UNSCOM is an open-ended licence to create a crisis between the British and US governments and Iraq. According to Iraqi minister for oil General Amer Rashid, 'The policy...within UNSCOM is always to have an issue under consideration. So always the technique is to make it endless, this tunnel without a light at the end; the goal post is always moving'. This is the reality of UNSCOM; not as a body with a definite brief that can be achieved over a certain period of time, but as an ever-present force which can 'move the goal posts' when it feels like it and muster up a crisis.
This ability to conjure up a crisis at any time serves Britain and America well. The endless war with Iraq is driven by internal US considerations. Many cynics questioned Clinton's motives in taking military action against Iraq, accusing him of trying to deflect attention from the impeachment procedures which were due to take place just days later. But military intervention abroad points to more deep-seated problems in countries like America and Britain.
At a time when not very much goes right for Western leaders they need the international arena in which to assert their authority. This is an ongoing crisis of authority which existed before Clinton and will exist after him. The permanent state of crisis with Iraq gives Clinton the ability to turn to the Gulf whenever he needs to bolster his position as the world's moral policeman and counter the US view of the president as 'Sick Willie'.
New Labour has become involved in the Gulf crisis as a result of its natural inclination to assume the moral high- ground on every issue. Tony Blair has not only been able to improve his relationship with Clinton through the Iraq crisis, it is also the perfect issue on which he can deliver a sermon and look down his nose at those beneath him. Hence all his language about 'degrading Saddam' and putting him 'back in his cage'. The Gulf crisis goes on, not because the weapons inspectors have so far failed to find (non-existent) weapons, but because the crisis continues to serve the purposes of the British and US governments.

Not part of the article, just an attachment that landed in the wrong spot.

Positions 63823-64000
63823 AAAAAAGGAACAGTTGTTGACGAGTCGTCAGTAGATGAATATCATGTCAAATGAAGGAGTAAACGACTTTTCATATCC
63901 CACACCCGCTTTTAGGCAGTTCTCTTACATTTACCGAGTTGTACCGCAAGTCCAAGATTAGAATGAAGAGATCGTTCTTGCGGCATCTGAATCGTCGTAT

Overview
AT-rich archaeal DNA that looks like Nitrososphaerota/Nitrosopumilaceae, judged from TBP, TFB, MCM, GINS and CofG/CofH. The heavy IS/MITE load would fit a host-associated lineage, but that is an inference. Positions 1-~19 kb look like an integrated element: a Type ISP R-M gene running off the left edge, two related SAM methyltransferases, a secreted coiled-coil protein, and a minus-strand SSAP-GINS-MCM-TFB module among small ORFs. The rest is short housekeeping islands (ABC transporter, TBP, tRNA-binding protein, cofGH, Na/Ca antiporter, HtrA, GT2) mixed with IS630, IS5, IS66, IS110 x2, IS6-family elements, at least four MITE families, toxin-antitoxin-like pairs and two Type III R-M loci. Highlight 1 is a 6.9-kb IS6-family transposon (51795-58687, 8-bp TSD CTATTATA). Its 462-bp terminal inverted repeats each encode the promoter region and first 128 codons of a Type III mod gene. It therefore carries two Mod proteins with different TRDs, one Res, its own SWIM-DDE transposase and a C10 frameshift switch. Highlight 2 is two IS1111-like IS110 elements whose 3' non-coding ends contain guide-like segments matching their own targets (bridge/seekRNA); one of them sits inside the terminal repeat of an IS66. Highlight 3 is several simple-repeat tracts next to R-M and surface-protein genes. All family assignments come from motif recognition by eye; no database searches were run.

The transparent and self-serving nature of Britain and America's policy on the Gulf has rarely been so exposed. This was illustrated in December by America's isolation in launching the missile attacks on Baghdad. The UN secretary-general Kofi Annan registered his opposition to the air strikes by saying that his thoughts were with the men and women of Iraq. Other members of the UN security council were either openly hostile, like China and Russia, or quietly hostile, like France. Such differing views among the leaders of the 'international community' exposed the artificiality of Britain and America's campaign.
For the British and the US governments, Iraq has become the one place where they are sure they can stand tall and look down on the world. In their pursuit of this moral authority Clinton and Blair have clearly decided that Iraqi lives are worthless and expendable.
Reproduced from LM issue 117, February 1999